Master of Sorrows – Justin Call

I know I’m not a natural fan of YA fiction, but I can usually manage to appreciate a well-told and constructed YA story.  Sadly Master of Sorrows by Justin Call isn’t it (review copy from Gollancz).

The premise here is very familiar.  A young orphan (Annev) is raised by a wise old man in a small village cut off from the world.  He goes to school where he has friends and enemies, and competes to graduate and become a magic hunter.  But he is hiding a mysterious secret: a deformity and his ability to do magic.  What Call is trying to do is to subvert some of that classic story by having Annev be the Chosen One of the dark lord, and make him an antihero rather than a classic fantasy hero.  But it just doesn’t work.

The world-building really lets the story down and makes it an unpleasant book to read.  Call has chosen to have the founding principle of his world’s religion be the stigmatisation of all disabilities.  Any child born with any disability is immediately marked out as claimed by the dark lord and killed.   Even if Call intends this to signal to the reader that this society is one that we should not be taking as a healthy or a good place, the unremitting structural ableism makes this book a really uncomfortable read.

The characterisation is also weak.  For reasons that are completely unclear, despite Annev having a disability that he masks with the use of a forbidden magic hand, he is passionate about fitting into a society that would expel him with horror if they realised the truth about him.  For a Chosen One, he is remarkably stupid, regularly making unwise choices, ignoring advice and doing reckless things.  The adults aren’t much better.  The teachers at the Academy are two-dimensional caricatures.  And Annev’s friends and classmates aren’t much better.  With very little effort you could map all of them onto principal characters from Harry Potter.  Except without Hermione, because without exception all of the female characters in the novel are shallow, manipulative and horrible.

A more skilled writer could do something really interesting and exciting with the idea of a story focusing on the Dark Lord’s Chosen One and a society that believes itself to be good but is in urgent need of revolution.  But this is not that book.


Goodreads rating: 1*

The Blue Sword – Robin McKinley

Growing up as a child, I always wanted to be Harry.  Harimad-sol – laprun minta and damalur-sol.  With a chestnut warhorse, a pet leopard, a magic sword and the ability to make desert kings fall hopelessly in love with me while I saved the world.

Robin McKinley‘s The Blue Sword is one of my all-time favourite novels, and a comfort book  that I pull out for regular re-reading.  First published in 1982 it tells the story of Harry Crewe, an orphan sent to the farthest reaches of the British Empire, where her brother, Richard, is serving in the military.  The tomboyish Harry slowly falls in love with the wilds of Daria (as the Empire calls it) and learns that she is not the only Homelander who feels that way.  She is kidnapped by Corlath, king of the Hillfolk, after his magic Gift prompts him to do it, trains as a warrior and ultimately saves the day by defeating the Northern demon-king.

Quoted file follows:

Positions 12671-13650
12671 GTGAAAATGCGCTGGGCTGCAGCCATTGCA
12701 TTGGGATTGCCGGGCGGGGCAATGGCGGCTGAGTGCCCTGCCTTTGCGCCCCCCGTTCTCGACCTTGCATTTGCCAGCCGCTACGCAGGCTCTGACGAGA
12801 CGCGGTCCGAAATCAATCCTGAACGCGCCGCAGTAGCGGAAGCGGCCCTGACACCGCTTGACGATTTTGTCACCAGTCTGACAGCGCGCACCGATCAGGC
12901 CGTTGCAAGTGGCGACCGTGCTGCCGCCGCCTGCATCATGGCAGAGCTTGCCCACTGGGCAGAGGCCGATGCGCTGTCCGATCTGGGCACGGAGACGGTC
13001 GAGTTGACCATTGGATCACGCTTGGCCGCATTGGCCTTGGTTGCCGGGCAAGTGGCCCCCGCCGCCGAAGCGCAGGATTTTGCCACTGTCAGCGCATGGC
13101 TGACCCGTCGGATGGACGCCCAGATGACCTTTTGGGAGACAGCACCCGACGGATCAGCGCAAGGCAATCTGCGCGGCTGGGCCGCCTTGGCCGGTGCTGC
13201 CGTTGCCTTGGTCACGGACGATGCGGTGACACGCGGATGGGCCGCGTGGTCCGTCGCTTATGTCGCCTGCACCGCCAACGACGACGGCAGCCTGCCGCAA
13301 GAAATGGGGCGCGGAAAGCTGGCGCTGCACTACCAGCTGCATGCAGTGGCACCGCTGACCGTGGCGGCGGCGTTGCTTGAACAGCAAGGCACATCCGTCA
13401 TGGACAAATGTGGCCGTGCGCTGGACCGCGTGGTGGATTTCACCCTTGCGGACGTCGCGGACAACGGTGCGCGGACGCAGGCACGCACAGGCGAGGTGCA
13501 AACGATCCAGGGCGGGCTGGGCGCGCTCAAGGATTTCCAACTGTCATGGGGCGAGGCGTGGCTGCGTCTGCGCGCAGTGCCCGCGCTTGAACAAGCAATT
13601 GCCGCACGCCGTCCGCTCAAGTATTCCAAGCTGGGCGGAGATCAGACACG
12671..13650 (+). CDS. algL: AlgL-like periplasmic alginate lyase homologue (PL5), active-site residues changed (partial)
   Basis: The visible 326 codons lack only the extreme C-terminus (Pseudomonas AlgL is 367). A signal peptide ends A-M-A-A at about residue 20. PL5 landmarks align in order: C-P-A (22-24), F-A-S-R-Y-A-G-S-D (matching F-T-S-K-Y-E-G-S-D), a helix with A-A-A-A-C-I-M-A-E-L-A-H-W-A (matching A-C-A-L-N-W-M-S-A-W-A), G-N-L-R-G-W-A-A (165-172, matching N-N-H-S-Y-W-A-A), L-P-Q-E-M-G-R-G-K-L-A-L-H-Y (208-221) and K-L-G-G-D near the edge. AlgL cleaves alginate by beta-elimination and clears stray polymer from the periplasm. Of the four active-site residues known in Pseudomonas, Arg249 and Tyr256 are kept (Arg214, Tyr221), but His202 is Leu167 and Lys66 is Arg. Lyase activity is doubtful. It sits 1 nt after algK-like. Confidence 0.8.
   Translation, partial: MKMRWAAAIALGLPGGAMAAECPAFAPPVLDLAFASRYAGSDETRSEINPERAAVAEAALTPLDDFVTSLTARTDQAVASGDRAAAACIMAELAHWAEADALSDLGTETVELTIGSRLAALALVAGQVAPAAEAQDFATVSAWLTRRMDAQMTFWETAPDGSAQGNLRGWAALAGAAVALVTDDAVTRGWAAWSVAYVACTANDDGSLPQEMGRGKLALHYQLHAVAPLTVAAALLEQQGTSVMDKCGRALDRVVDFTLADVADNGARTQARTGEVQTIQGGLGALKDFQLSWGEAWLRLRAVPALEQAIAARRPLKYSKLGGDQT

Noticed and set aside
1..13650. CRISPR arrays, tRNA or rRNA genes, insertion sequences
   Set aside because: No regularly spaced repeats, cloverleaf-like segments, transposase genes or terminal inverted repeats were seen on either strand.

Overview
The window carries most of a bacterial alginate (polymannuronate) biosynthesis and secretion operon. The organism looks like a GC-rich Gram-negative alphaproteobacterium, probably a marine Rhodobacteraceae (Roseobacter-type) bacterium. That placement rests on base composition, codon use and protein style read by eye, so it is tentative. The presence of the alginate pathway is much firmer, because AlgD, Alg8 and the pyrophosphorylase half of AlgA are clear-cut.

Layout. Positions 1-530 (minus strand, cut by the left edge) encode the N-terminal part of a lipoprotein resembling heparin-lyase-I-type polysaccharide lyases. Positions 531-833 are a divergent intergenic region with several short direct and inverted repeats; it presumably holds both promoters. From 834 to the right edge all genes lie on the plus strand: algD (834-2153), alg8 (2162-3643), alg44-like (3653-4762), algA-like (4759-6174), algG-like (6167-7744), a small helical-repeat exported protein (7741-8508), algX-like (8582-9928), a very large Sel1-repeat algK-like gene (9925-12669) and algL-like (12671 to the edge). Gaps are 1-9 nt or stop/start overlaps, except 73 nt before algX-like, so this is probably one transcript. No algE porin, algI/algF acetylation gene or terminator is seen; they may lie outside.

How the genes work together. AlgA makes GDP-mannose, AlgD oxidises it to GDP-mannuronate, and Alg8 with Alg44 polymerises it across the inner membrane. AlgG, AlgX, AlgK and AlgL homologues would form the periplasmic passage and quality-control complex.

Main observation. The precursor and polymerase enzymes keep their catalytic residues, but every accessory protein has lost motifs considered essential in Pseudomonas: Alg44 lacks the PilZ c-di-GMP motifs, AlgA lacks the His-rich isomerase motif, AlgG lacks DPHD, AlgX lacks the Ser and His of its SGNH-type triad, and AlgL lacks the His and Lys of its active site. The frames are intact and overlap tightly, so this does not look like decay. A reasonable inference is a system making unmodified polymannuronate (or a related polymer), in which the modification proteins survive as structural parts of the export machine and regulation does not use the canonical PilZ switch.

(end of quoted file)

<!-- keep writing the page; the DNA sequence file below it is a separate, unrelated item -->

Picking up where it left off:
So far, so typical for a YA novel: heroic young woman comes of age and saves the day when none of the adults will listen to her.  But there is much to lift The Blue Sword above the pack, despite its flaws.

This is a novel about colonialism.  It falls prey to Orientalism in the way that it romanticises Daria.  And Harry is a bit of a White Saviour (we learn Harry has mixed race ancestry late in the book, but culturally she is wholly British).  We see very little from or about the viewpoints of those living under colonial rule – they are nameless, faceless servants and tradespeople.

But McKinley shows us the fragility of colonial rule at the edges of Empire.  Authority is notional at best, based on lines drawn on maps and the presence of a small number of Empire administrators, diplomats and military, who live in a self-contained immigrant bubble.  There is little investment or interest in the place beyond the amount of the map that can be coloured pink, and the availability of natural resources (profitable mines in the area).

Language and miscommunication are key themes in The Blue Sword.  The colonial habit of renaming things and places out of arrogance or the inability to pronounce indigenous words.  Corlath is king of Damar, not of the Hillfolk.  The main town has been renamed Istan by the Empire in place of its real name Ihistan, and the pass known as Ritger’s Gap by the colonisers is the Madamer Gate to the people of Damar.  Miscommunication extends to cultural concepts and rituals: “those funny patched sashes the Hillfolk wear”.  The few translators struggle, emphasising the separation between Damarian and Homelander.

Harry is the bridge between Damar and Empire – an uncomfortable place to be, caught between two worlds.  And McKinley’s message is one that success happens when these cultures work together in a spirit of shared endeavour and mutual respect for different perspectives and traditions.  Diplomacy rather than colonisation is the right approach – but it is one that requires mutual respect and the ability to listen.

Goodreads rating: 5*

The Girl in the Tower – Katherine Arden

Last year’s The Bear and the Nightingale was one of my favourite reads of the year: a feel-good adventure story about a young girl overcoming a threat to her village with the help of the fairies and other mythical beings that live near her Russian home.  The Girl in the Tower (review copy from Penguin Random House) is the sequel, and second book in the trilogy.

The Girl in the Tower picks up straight after the events of the first book.  Mourning her family and lacking a place in the world, Vasya decides to try her luck in the world, riding out dressed as a boy and with a pocket full of silver.  She finds herself on the trail of bandits burning villages, before accidentally meeting up with her brother Sasha, travelling to Moscow and finding herself pitted against another of Morozko the frost demon’s bitter enemies.  

This is a classic – and winning – formula.  A tomboyish girl fighting against the gendered conventions of her time, a magical horse, adventure, peril and a happy ending.  Arden ups the stakes in this sequel, with Vasya also fighting to save her niece from a cloistered life as a Russian noblewoman within the even more constrained environment of the Moscow court.  Vasya continues to be impulsive, wilful and an utter delight.

Tremendous fun.

Goodreads rating: 4*

Tarnished City – Vic James

Regular readers of this blog will know that I loved The Gilded Cage, the debut novel from Vic James.  So I was delighted to get a review copy of its sequel, Tarnished City from Pan Macmillan.  Go read my earlier review if you want the backdrop to this trilogy.